An uninterruptible power supply (UPS) is a critical component of any computer system in areas where power losses happen frequently or without warning. These battery backup devices ensure that no open files are damaged or lost due to an unexpected power surge, brownout or interruption of service. Backup power units come in many sizes and have varying run times depending on the electrical load generated by the computer(s) that they are connected to. Sizing a UPS for your individual needs is a simple task.
Take a complete inventory of the devices you want to connect to the UPS. Make sure you know what processor you have and what voltage your devices run on. In the United States this will generally be 120 volts. In Europe and elsewhere it is usually 220 volts.
Use an online calculator to determine the best UPS for your needs. This is the easy way to figure out your power requirements. Several UPS vendors offer sizing guides online:
APC: (http://www.apc.com/tools/ups_selector/index.cfm) Tripp-Lite: http://www.tripplite.com/en/products/selectors/ups/index.cfm?gclid=CISHqPec-6QCFUtJ2godHXPtiA Dell: http://www.dellups.com/byDevice_01.asp?ByLoad=Configure+by+Devices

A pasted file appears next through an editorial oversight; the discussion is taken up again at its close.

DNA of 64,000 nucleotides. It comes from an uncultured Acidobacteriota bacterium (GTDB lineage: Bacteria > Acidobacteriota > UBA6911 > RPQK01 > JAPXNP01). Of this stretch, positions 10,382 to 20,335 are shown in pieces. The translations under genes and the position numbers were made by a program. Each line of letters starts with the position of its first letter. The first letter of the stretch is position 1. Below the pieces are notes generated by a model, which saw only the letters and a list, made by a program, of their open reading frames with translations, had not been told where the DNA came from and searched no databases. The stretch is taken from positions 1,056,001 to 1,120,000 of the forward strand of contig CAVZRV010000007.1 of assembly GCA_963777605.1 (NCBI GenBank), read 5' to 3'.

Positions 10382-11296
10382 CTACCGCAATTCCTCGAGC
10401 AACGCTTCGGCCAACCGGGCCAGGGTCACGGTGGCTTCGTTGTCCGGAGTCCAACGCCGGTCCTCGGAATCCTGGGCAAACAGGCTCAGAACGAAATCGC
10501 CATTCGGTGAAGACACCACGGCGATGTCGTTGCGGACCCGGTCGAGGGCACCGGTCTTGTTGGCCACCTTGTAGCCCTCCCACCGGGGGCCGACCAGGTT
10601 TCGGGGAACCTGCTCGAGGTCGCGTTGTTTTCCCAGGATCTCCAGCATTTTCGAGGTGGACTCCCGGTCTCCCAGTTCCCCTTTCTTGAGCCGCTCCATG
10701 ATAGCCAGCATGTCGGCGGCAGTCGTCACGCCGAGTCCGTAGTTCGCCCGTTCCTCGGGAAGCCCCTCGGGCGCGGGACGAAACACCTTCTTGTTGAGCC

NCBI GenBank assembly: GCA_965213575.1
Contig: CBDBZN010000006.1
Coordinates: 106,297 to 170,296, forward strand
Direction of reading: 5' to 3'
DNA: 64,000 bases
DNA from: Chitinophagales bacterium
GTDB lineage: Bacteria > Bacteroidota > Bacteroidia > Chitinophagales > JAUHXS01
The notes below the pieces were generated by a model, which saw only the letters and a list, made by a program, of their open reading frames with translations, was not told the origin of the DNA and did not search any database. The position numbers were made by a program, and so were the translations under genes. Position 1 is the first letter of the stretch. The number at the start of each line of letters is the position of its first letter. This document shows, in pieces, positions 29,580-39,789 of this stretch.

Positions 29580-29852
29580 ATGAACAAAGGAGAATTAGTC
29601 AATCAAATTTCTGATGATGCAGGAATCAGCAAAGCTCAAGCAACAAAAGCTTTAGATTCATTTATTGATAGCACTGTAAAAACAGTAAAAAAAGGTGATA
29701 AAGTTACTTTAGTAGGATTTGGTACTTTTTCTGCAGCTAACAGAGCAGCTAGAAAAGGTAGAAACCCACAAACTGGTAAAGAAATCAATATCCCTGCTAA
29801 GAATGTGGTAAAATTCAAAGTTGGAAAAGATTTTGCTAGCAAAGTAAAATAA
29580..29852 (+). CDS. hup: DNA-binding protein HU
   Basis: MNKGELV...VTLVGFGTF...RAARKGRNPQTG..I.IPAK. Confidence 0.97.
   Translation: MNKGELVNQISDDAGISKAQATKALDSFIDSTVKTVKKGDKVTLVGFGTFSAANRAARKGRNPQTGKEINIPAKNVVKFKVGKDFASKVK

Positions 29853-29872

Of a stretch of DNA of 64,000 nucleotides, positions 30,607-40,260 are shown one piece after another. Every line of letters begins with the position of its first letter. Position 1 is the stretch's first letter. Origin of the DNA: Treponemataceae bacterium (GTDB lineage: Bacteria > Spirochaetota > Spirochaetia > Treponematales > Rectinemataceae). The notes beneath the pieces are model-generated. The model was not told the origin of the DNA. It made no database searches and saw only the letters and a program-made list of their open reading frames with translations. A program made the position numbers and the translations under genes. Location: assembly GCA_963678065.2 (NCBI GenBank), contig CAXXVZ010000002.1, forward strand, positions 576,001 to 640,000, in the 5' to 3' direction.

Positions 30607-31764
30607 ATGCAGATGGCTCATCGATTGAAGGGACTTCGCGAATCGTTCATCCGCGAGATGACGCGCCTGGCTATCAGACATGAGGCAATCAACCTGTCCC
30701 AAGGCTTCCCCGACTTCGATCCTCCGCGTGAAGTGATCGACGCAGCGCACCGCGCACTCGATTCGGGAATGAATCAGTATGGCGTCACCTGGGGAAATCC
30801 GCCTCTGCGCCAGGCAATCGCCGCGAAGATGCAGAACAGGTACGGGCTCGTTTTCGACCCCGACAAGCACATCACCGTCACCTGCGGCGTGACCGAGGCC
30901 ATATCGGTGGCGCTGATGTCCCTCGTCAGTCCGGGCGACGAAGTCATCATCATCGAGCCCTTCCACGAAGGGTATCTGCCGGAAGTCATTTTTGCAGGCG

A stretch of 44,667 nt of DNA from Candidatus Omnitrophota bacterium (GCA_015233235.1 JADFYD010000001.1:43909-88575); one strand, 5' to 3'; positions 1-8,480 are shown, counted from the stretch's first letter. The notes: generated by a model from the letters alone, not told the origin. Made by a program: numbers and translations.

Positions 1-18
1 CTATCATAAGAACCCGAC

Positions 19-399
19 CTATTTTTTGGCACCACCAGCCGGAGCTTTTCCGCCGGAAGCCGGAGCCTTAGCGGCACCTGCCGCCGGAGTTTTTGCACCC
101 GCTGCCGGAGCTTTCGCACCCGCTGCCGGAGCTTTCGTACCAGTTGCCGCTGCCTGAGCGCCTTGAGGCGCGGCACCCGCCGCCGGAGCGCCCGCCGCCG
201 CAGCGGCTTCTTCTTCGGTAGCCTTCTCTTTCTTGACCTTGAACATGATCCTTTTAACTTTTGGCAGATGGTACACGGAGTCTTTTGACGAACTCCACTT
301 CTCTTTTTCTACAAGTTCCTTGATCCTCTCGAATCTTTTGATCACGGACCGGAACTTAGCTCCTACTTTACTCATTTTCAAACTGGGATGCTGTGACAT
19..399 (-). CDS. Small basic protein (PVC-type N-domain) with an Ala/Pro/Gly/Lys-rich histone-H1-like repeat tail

Manually calculate the UPS. Figuring the best UPS for your needs involves simple math. All UPS units have a voltage and amperage rating commonly referred to as "VA." To determine the VA necessary for your own needs, look at the nameplate on each piece of equipment you want to connect to the UPS. Find the voltage and amperage. They will be listed in the format 120V and 3.5A and will vary based on the power draw of the equipment. Multiply volts by amps to get each device's VA and then total the results for all devices.
Add 25 percent to the total VA number. Shop for a UPS that is rated for that VA number or higher.